The reconstructed intervertebral discs (in blue) are very crude and diagrammatic. The reason I’m putting these particular slides up is to get the cited references out in the open on the blog, to start correcting the misapprehension that all non-mammalian amniotes have exclusively synovial intervertebral joints (see the discussion in the comments on this post). In the list below I’m including Banerji (1957), which is not cited in the presentation but which I did cite in that comment thread; it’s an important source and at least for now it is a free download. These refs are just the tip of a very big iceberg. One of my goals for 2019 is to do a series of posts reviewing the extensive literature on amphiarthrodial (fibrocartilaginous) intervertebral joints in living lepidosaurs and birds. Stay tuned!

And please go have a look at the presentation if you are at all interested or curious. As we said in the next to last slide, “this research is ongoing, and we welcome your input. If there are facts or hypotheses we haven’t considered but should, please let us know!”

References

The 1st Palaeontological Virtual Congress is underway now, and will run through December 15. Mike and I have two presentations up:

“What do we mean by the directions ‘cranial’ and ‘caudal’ on a vertebra?” by Mike and me, which consists of a video Mike made presenting a slide show that he put together. The presentation sums up our thinking following the series of vertebral orientation posts here earlier this summer and fall, which are all available here.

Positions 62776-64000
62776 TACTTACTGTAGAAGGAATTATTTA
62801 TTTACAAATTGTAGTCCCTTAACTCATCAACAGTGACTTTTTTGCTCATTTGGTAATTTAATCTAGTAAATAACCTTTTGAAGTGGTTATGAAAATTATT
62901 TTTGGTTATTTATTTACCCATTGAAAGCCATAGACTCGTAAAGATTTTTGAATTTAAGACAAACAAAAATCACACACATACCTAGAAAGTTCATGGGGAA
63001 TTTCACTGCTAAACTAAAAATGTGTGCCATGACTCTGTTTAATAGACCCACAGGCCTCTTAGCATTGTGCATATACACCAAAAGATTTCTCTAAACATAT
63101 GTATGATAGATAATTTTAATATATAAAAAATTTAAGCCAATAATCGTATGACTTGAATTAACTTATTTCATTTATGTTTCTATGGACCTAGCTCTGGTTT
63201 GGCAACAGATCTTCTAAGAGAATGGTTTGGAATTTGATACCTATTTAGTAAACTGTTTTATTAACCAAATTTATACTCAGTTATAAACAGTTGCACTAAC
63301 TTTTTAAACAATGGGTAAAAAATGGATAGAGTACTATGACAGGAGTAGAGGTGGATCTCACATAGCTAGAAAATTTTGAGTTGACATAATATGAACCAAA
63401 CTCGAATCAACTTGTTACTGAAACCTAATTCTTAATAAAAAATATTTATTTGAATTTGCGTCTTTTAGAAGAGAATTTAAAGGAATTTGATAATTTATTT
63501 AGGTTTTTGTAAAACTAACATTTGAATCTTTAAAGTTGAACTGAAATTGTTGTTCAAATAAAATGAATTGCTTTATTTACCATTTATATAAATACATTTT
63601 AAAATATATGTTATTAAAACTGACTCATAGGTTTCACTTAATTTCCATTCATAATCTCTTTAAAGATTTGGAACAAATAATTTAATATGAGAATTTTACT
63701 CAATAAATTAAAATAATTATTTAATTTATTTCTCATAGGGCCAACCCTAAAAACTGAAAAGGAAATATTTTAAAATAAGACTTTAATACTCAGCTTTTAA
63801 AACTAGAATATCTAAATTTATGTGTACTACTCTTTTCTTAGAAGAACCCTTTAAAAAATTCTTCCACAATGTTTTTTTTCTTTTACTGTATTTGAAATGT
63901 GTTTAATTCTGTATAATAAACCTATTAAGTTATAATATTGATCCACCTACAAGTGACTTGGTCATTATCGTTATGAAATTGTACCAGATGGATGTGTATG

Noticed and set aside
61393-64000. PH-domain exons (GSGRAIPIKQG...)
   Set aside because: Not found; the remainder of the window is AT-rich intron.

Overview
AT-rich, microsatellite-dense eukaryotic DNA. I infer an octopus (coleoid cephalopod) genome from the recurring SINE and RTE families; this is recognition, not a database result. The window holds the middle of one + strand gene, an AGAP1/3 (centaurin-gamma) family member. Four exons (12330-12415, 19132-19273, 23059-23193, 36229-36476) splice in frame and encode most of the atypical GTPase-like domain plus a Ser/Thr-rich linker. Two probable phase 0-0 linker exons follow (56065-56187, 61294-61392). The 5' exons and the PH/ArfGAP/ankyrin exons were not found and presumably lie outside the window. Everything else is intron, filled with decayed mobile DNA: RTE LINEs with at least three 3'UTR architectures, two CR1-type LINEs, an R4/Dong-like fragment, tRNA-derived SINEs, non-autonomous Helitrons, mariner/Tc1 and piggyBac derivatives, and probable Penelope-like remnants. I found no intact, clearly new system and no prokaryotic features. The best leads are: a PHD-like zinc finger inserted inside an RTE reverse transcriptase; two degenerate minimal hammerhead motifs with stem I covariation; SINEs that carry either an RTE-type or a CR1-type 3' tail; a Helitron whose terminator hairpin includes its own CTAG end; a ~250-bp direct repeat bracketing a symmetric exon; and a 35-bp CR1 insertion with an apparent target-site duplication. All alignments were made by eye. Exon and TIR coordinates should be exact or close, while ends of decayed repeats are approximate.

“Reconstructing an unusual specimen of Haplocanthosaurus using a blend of physical and digital techniques” by me and a gang of WesternU-based collaborators, including Jessie Atterholt and Thierra Nalley, both of whom you saw in our recent pig-hemisecting adventures. Almost everything I’ve written on this blog about Haplocanthosaurus in 2018 was part of the run-up to this presentation (except, somewhat ironically, the post about pneumaticity), which also includes quite a bit that I haven’t put on the blog yet. So even if you follow SV-POW!, the 1PVC slideshow should have plenty of stuff you haven’t seen yet.

IF you can see it–you have to be a registered 1PVC ‘attendee’ to log in to the site and see the presentations. So probably you are either already registered and this post is old news, or not registered and this post seems useless. Why would I bother telling you about stuff you can’t see?

The answer is that neither Mike or I intend for our work to disappear when 1PVC comes to an end on December 15. Both of us are planning to put our abstracts and slide decks up as PeerJ Preprints, which is our default move for conference presentations these days (e.g., this, this, and this). I believe Mike is also going to post his video to YouTube. So the work will not only live on after the congress is over, it will jump to a much broader audience. We’re looking forward to letting everyone see what we’ve been up to, and I’m sure we’ll have some more things to say here when that happens.

So, er, go see our stuff if you’re a 1PVC attendee, and if you’re not, hang in there, we’ll have that stuff out to you in a few days. UPDATE: The Haplo presentation is up now (link).